6. Hōlualoa, Hawaii Island

Konatreehouse

Along Mamalahoa Highway, you’ll find colorful collectibles at Barbara Hanson Art, stickers and crafts at Kona Tree House, one-of-a-kind sculptures at Glyph Art, and one-of-a-kind pieces. ʻukulele at Hōlualoa ʻUkulele Gallery & Workshop.
Photo: Grace Maeda

The peaceful town of Hōlualoa rests on the slopes of the dormant Hualālai volcano between Kailua-Kona and Keauhou. Surrounded by hundreds of coffee farms, Hualālai is in the heart of Kona coffee country with some of the best java you’ll find in the islands. But the village is also known as an artistic enclave. Along Mamalahoa Highway, you’ll find colorful collectibles at Barbara Hanson Art, stickers and crafts at Kona Tree House, one-of-a-kind sculptures at Glyph Art, and one-of-a-kind pieces. ʻukulele in Holualoa Ukulele Gallery & Workshop, which is located in the town’s former post office. If you’re on the island in November, be sure to stop by the annual Hōlualoa Village Coffee & Art Stroll to sip Kona coffee blends while shopping for crafts created by local artisans.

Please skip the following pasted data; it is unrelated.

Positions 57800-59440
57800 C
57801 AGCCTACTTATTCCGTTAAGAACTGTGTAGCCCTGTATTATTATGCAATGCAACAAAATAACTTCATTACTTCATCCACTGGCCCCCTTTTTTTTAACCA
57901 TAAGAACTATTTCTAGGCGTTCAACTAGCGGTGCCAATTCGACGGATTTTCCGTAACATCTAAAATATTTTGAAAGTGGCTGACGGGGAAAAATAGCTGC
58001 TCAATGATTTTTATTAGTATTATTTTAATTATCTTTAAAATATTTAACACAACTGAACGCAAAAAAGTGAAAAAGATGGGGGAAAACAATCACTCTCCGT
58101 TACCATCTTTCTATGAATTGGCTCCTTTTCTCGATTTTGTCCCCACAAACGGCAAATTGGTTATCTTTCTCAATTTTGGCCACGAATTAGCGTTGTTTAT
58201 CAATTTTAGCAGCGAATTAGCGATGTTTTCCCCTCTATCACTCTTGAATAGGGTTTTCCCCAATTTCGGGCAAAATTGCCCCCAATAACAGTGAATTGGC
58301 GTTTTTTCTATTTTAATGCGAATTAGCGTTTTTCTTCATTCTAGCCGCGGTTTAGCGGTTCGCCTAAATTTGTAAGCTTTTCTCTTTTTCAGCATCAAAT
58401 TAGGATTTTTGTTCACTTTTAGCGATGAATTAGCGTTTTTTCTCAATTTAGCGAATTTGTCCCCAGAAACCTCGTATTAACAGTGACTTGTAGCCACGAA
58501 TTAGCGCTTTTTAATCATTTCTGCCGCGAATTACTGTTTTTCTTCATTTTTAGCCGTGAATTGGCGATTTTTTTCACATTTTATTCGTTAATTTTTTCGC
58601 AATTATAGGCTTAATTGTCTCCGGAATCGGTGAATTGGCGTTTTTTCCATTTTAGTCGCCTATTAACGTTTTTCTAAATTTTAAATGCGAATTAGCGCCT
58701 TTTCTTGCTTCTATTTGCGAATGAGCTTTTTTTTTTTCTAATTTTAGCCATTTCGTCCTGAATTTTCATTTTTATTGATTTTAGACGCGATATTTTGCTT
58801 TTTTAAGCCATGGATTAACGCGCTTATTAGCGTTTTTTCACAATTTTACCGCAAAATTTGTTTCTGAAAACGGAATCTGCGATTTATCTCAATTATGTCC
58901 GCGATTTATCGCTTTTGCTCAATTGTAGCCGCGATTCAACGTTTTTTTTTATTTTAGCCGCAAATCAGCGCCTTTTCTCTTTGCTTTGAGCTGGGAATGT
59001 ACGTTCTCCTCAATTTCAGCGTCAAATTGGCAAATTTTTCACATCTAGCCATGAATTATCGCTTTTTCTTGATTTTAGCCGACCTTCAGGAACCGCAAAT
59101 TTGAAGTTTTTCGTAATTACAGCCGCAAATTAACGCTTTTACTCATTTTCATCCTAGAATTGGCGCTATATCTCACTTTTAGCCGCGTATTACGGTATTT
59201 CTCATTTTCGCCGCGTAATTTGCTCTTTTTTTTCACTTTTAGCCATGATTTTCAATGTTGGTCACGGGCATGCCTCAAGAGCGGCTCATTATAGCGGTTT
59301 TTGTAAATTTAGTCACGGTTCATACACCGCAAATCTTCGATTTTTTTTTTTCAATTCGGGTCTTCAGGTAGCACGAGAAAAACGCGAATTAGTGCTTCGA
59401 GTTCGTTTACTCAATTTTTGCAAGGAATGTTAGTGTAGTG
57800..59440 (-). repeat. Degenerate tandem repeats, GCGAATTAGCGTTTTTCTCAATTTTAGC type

7. City of Lānaʻi, Lānaʻi

Gallery Michaelcarrol

Although small and quaint, the town of Lānaʻi has its own distinct and artistic personality. Stop by the Lānaʻi Art Center and Michael Carrol Gallery to get a glimpse of the city’s artistic talent.
Photo: Hawaiʻi Tourism Authority (HTA) / Lānaʻi Hospitality Partners

The town of Lānaʻi was established in the early 1900s as a plantation town during the boom of the pineapple industry. Today it is still the main hub of the island which is home to only around 3,300 residents. Although small and quaint, the town of Lānaʻi has its own distinct and artistic personality. Stop by the Lānaʻi Art Center and Michael Carrol Gallery to get a glimpse of the city’s artistic talent.